Caribena versicolor, or the Martinique Pink Toe tarantula – enjoys a stellar reputation due to its exceptional agility and the unique colors on its fuzzy body. It also happens to be the perfect starter tarantula for hobbyists, both beginner and expert. Of the over 800 tarantula species discovered so far, the Martinique Pink Toe tarantula always seems to be on the bucket list of every tarantula lover for a reason.
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Caribena versicolor Care Sheet
|Martinique Pink Toe|
|New world arboreal|
|Native to Martinique in the Caribbean Sea. They take residence in tall trees where they spin intricate funnel webs.|
|Medium growth rate, achieving their maximum legspan in a couple of years.|
|Females reach a legspan of between 5″ and 6″, with males measuring slightly smaller.|
|Females can live up to 12 years, while males often only live to 3 years.|
|The enclosure should be taller than it is wide, with plenty of materials to climb on and attach webbing to. Two inches of substrate should line the floor, and water should always be available. The enclosure should have good airflow.|
|78°F to 82°F with about 65% to 70% humidity.|
|Good eater that can eat several adult-sized crickets per week. Dubia roaches and mealworms should be used as supplemental food.|
|Very docile tarantula. Rarely flicks hairs and almost never bites. Prefers to run away from danger as opposed to fighting it.|
|Beginner – Relatively easy to care for with a good temperament. Maintaining a healthy enclosure can be a bit challenging, though.|
|Slings ~ $45, Males ~ $100, Females ~ $300+|
Caribena versicolor Appearance
When you purchase one of these tarantulas, you will immediately notice that the spiderlings have fuzzy bright blue to iridescent bodies. Their color tends to change as they mature after undergoing a series of molting, taking on a pink to a red sheen on their carapace and a rich black tree-trunk pattern on their abdomen.
They have long and thick purple hairs that completely cover their legs and abdomen. These hairs are what give the tarantula its thick and ‘fluffy’ appearance.
Spotting the C. versicolor in their cage is simple enough thanks to their unique color. Do keep in mind that they are armed with lots of setae. The Martinique Pink toe tarantula is described as a meaty spider and grows to a moderate size of 6” in leg span. It isn’t uncommon for many of these tarantulas to have weaker knees due to their especially bulky abdomens.
You will observe that adult males are more brightly colored than their female counterparts. Another difference between male and female tarantulas is their size, with the latter growing much longer. The growth rate for younger tarantulas is medium and you should see them grow in a few months. A young female will attain a length of 2.5” within the first year.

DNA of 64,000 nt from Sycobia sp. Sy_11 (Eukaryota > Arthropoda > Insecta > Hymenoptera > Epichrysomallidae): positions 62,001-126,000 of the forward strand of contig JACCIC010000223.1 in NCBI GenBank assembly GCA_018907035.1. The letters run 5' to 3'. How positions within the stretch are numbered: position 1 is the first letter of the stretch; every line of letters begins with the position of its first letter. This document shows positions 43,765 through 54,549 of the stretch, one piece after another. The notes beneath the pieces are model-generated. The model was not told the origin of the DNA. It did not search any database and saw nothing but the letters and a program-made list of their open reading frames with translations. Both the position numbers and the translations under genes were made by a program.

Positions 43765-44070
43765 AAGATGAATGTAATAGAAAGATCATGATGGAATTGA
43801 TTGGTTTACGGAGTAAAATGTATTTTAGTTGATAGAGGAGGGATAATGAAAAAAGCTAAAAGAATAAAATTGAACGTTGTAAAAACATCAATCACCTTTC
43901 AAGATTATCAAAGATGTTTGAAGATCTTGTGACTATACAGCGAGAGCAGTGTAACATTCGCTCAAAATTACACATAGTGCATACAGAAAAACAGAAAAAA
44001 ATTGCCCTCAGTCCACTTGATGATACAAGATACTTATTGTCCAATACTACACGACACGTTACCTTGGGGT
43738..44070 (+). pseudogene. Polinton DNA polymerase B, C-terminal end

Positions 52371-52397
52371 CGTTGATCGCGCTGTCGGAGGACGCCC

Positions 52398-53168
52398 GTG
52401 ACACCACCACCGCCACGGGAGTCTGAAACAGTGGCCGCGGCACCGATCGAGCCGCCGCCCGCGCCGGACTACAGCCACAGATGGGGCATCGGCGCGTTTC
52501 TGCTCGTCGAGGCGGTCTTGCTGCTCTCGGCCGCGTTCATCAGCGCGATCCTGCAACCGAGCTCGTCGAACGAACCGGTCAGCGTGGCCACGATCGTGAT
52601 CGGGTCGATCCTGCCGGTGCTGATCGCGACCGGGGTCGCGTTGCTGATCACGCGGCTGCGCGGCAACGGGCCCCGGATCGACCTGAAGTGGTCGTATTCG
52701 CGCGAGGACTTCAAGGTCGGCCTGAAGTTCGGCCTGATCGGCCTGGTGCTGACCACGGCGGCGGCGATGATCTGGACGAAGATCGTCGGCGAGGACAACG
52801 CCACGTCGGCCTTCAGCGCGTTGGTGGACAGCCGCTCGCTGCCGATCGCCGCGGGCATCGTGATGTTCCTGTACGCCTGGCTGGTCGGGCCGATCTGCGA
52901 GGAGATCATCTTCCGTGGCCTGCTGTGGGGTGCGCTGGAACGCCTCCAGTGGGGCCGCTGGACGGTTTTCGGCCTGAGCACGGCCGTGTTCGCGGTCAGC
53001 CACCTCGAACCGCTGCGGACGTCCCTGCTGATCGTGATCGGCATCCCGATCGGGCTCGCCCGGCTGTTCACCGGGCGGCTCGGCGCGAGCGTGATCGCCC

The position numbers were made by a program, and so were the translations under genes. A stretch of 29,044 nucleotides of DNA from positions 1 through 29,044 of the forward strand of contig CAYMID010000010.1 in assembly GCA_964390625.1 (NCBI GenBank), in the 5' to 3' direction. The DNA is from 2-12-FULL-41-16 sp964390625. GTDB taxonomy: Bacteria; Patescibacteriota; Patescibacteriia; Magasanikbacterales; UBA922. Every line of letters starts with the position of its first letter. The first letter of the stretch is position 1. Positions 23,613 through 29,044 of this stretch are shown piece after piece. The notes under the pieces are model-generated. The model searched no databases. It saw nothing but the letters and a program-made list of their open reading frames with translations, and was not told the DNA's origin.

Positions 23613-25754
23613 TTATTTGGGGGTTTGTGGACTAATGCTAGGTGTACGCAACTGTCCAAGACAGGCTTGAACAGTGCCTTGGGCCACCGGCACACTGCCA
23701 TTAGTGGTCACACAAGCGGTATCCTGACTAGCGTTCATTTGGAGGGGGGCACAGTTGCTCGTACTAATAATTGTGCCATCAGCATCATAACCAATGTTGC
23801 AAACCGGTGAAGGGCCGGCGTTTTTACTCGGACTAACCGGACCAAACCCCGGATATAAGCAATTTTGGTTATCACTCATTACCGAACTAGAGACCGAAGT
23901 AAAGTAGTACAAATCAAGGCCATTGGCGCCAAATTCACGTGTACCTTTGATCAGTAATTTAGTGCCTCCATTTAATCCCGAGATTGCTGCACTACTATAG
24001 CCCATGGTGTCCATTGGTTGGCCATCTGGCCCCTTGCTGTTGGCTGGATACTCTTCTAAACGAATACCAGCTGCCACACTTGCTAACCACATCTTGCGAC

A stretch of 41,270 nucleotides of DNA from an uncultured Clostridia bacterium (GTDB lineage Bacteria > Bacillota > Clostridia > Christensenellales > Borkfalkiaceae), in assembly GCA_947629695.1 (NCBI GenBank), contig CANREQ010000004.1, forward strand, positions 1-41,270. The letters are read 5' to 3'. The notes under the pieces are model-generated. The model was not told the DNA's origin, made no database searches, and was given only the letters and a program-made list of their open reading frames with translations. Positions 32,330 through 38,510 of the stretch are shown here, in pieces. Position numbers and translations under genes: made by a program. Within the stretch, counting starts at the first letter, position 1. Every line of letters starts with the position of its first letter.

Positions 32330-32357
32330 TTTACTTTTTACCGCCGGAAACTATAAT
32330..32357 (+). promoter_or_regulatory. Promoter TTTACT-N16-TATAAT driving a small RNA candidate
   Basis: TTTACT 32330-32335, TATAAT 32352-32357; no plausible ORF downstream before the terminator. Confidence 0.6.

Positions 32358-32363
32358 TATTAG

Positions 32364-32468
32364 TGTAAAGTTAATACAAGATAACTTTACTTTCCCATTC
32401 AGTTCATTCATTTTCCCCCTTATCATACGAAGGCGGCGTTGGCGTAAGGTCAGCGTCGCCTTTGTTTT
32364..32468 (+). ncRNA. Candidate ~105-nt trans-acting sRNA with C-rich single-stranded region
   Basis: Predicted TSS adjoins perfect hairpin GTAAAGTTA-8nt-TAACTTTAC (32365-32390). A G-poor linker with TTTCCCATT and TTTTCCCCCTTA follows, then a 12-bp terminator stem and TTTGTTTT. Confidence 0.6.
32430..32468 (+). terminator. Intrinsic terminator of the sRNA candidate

via @exotic_venomo / Instagram
Caribena versicolor Temperament
The Caribena versicolor is a new world tarantula, which means that they are timid and less aggressive compared to their old-world counterparts. They would rather avoid any kind of confrontation.
Martinique Pink Toe tarantulas are known for their docile temperaments, which makes them great pets for tarantula enthusiasts who are just getting started. It is not recommended to handle them unless you have the nerve. Before handling the versicolor, you should keep a few things in mind.
Firstly, although the Pink Toe is reasonably slow when calm, if it gets scared or surprised, it will rapidly pick up the pace and quickly jump around. This means if you’re going to handle the Pink Toe tarantula, you will want to make sure you stay calm when it doesn’t! Furthermore, the C. versicolor has urticating hairs, which means it can flick them off at you should it feel threatened. So make sure not to touch the tarantula if you don’t know what you’re doing.
If you do decide to handle them yourself, make sure to at least keep a soft pad underneath that can absorb fall damage should it come to that. These tarantulas are especially bulky and will easily suffer major damage to their abdomens if they come crashing down.
Caribena versicolor lives in warm tropical areas with monsoon periods. They climb up trees, which makes them tree-dwelling tarantulas. They will seek protection from the burning sun in hollow branches, tree crevices, buildings, and leaves.
Housing Caribena versicolor
Buying a cage for the Pink Toe tarantula is a straightforward process because they don’t require complicated enclosures. Being tree-dwelling spiders, their nature is to crawl to taller heights than ground-dwelling spiders, this means that the cage should have a focus on vertical height.